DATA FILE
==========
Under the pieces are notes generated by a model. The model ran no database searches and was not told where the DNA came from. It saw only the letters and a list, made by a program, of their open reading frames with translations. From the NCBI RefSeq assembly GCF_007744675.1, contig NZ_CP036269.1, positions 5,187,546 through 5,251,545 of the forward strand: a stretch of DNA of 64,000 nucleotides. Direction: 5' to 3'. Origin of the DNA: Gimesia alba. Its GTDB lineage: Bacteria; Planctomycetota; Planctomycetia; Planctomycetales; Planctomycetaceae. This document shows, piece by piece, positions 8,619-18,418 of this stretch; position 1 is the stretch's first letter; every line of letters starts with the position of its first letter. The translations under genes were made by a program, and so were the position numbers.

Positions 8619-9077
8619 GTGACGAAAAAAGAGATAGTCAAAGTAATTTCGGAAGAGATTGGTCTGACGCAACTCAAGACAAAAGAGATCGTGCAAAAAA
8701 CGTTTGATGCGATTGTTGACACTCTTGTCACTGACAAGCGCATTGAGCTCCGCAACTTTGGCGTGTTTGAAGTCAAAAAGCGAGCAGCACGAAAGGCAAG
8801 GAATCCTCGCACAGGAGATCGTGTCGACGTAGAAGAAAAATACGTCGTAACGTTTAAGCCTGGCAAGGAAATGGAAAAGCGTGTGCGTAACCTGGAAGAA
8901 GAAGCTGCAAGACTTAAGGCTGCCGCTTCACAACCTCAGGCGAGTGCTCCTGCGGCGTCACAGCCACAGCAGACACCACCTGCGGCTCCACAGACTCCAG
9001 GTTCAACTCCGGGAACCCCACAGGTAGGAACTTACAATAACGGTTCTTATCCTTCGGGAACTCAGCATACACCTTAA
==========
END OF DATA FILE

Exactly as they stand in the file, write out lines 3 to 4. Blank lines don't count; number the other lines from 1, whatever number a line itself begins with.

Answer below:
8619 GTGACGAAAAAAGAGATAGTCAAAGTAATTTCGGAAGAGATTGGTCTGACGCAACTCAAGACAAAAGAGATCGTGCAAAAAA
8701 CGTTTGATGCGATTGTTGACACTCTTGTCACTGACAAGCGCATTGAGCTCCGCAACTTTGGCGTGTTTGAAGTCAAAAAGCGAGCAGCACGAAAGGCAAG